William Gibson likes to say that all sci-fi is really about the present. His first three books (The "Sprawl Trilogy": Neuromancer, Count Zero, Mona Lisa Overdrive) are set in a fairly distant future of cyberspace, AI and wetware while his most recent trilogy (The "Bridge" Trilogy": Virtual Light, Idoru, All Tomorrow's Parties) describes a more recent future of enhanced reality, virtual pop stars and nanotech.
Pattern Recognition occurs in the post-911 world of cool hunting, googling and garage Kubricks where the "future is already here, just not evenly distributed." I really love this book which is full of subtle jokes and mindgames. I have bought multiple copies for friends who may have not found Gibson's earlier works as accessible.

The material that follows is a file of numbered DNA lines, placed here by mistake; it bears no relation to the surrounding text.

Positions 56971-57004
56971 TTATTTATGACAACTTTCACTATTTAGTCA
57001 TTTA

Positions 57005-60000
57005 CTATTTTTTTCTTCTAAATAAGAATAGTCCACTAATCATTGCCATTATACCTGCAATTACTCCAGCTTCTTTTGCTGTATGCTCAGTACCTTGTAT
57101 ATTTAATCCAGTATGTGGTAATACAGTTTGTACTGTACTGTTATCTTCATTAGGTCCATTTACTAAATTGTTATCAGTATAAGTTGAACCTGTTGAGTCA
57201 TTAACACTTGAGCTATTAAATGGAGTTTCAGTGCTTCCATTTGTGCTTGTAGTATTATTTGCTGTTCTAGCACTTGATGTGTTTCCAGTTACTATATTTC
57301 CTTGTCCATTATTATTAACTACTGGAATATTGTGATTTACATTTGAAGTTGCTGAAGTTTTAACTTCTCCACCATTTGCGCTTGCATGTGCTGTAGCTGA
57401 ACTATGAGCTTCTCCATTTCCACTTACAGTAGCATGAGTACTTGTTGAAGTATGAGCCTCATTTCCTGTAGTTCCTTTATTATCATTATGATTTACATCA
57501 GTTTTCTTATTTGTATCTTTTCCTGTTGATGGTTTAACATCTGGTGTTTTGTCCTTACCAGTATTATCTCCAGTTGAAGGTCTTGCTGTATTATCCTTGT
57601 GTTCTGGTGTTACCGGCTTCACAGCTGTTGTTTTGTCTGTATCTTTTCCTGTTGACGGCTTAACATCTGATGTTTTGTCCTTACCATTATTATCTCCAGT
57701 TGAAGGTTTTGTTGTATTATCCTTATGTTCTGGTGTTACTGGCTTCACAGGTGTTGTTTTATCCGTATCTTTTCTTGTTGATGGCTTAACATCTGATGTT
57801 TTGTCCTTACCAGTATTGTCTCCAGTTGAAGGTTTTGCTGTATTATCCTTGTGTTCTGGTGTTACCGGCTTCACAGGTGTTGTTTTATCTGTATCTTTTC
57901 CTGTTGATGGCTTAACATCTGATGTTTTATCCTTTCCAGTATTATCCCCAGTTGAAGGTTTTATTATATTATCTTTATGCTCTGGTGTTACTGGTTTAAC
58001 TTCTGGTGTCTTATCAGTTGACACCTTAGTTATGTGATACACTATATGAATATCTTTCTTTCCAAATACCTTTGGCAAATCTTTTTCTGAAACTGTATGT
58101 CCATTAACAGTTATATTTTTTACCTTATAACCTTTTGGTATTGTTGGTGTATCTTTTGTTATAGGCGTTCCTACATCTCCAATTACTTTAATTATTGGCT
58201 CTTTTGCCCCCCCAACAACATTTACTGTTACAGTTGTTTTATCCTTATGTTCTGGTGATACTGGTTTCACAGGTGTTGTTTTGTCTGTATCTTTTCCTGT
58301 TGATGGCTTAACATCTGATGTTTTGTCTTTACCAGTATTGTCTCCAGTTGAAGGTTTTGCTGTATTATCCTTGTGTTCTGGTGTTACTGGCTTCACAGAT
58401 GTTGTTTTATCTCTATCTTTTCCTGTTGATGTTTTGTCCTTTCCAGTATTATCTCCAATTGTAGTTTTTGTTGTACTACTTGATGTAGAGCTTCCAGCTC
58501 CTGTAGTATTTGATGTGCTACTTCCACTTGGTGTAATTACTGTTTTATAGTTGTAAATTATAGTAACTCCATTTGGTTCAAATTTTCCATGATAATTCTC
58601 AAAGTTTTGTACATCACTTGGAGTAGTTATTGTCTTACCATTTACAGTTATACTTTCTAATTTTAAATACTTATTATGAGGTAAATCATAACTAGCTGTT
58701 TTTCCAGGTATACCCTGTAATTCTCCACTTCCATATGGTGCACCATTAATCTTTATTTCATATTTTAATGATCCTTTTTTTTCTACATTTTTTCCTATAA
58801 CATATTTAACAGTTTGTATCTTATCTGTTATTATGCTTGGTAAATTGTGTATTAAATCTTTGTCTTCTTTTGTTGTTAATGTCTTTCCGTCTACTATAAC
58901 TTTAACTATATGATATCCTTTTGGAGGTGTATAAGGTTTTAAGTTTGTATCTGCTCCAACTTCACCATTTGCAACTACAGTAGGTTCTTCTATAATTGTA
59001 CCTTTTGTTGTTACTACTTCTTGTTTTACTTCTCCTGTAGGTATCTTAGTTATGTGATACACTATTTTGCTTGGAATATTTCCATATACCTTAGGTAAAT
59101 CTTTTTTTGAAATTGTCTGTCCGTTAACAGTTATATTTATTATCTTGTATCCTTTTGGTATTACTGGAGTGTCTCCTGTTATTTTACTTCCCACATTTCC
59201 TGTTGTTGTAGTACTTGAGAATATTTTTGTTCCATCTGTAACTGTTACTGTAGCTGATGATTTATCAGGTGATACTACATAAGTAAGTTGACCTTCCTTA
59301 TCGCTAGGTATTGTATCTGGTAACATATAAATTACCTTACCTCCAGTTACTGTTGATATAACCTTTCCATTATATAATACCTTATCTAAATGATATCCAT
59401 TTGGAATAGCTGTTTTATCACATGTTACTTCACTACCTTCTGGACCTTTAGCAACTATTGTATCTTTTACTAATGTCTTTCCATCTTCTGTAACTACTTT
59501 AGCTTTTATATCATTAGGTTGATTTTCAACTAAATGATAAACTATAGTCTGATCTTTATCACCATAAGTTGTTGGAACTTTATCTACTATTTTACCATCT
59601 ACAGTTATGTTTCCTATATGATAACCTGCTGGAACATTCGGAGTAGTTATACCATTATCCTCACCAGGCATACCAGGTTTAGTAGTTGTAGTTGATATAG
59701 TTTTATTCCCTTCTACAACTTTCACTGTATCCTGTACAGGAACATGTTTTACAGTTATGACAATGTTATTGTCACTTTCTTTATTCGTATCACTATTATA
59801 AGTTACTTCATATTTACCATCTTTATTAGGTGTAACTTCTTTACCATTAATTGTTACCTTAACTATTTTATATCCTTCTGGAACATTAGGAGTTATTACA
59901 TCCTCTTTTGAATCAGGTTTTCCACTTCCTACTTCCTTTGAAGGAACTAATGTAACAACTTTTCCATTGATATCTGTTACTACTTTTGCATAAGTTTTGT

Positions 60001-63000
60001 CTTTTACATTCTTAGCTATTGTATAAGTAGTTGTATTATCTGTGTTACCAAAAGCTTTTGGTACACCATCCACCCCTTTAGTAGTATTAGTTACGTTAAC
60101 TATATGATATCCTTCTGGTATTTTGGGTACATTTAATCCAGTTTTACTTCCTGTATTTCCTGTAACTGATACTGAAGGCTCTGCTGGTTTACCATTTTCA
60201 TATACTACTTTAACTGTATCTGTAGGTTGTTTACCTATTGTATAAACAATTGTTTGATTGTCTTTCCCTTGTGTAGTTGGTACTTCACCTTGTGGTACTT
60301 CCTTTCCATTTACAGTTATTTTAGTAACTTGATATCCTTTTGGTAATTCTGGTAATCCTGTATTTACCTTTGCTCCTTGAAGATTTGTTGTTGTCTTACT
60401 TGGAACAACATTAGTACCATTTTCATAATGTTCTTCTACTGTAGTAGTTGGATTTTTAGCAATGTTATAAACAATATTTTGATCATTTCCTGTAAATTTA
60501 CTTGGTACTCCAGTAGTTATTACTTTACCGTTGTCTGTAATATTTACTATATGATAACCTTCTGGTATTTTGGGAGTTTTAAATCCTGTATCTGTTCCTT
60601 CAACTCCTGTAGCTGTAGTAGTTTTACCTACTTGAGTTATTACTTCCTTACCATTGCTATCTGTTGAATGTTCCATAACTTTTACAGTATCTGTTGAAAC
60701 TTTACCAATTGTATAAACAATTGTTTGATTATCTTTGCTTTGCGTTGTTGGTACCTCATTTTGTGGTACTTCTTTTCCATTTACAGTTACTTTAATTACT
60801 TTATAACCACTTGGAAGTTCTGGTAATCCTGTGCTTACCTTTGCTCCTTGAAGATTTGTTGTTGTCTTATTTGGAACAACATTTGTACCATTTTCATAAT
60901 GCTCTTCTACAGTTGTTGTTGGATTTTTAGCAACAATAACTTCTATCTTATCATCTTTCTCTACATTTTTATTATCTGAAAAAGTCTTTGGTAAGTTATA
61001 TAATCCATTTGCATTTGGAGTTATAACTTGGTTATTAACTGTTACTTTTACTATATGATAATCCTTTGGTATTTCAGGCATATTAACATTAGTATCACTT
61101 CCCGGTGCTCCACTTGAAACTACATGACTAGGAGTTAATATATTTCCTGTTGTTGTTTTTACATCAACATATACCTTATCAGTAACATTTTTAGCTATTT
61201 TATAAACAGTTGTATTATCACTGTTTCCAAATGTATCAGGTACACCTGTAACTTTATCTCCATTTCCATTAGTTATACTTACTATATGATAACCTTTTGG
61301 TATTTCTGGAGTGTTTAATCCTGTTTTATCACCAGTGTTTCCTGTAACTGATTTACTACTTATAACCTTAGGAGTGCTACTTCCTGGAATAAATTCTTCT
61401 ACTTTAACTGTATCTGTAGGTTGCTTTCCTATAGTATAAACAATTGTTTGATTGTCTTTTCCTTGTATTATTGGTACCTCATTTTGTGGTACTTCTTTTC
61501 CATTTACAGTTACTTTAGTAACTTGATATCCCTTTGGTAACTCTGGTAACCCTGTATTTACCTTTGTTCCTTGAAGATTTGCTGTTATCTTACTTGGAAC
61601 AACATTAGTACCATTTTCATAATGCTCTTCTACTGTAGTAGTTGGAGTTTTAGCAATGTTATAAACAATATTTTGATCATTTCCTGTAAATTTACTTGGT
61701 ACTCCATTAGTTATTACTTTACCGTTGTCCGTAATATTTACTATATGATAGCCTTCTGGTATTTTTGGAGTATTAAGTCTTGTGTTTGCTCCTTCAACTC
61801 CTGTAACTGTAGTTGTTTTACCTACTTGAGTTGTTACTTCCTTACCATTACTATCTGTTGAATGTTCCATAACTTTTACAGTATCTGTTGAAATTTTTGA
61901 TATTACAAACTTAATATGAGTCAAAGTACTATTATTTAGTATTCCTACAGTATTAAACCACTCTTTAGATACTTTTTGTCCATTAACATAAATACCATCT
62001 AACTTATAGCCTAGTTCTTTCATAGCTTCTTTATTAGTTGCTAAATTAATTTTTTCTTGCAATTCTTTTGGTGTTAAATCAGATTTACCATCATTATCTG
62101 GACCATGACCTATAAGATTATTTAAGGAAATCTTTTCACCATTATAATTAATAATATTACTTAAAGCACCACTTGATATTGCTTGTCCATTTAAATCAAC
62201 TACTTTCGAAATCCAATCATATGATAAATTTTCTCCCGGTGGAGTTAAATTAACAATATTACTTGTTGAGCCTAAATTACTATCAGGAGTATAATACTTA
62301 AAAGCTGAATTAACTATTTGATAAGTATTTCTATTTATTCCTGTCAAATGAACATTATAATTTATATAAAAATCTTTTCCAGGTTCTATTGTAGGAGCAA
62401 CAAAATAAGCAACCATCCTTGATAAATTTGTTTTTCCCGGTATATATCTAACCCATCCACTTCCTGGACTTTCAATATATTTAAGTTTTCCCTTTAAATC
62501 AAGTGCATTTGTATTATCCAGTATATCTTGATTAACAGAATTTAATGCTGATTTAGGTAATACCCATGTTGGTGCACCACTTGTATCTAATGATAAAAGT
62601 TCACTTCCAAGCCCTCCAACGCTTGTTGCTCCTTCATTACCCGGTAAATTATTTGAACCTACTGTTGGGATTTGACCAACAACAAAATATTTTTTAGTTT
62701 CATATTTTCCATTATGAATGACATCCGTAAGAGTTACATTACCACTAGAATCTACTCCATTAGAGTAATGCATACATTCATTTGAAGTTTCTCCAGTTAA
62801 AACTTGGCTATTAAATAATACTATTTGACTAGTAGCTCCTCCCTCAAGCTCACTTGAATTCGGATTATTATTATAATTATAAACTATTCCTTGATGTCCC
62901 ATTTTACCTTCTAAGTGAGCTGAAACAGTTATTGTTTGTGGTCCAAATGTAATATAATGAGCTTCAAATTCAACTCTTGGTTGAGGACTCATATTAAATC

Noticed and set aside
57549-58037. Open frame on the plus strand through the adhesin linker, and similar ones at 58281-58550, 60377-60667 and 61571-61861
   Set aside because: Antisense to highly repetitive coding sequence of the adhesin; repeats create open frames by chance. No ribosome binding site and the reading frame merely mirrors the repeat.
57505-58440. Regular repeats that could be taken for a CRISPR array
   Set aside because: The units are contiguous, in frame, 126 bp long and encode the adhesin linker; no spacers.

I was very excited when the audio book was finally available (there was even a cool fan audio blog that covered the first couple chapters that was fun in the interim). The audible version is very well-done and it is fun to finally hear this wonderful book in Shelly Frasier's sultry "Cayce"-ish voice. I highly recommend this book and it audio counterpart.
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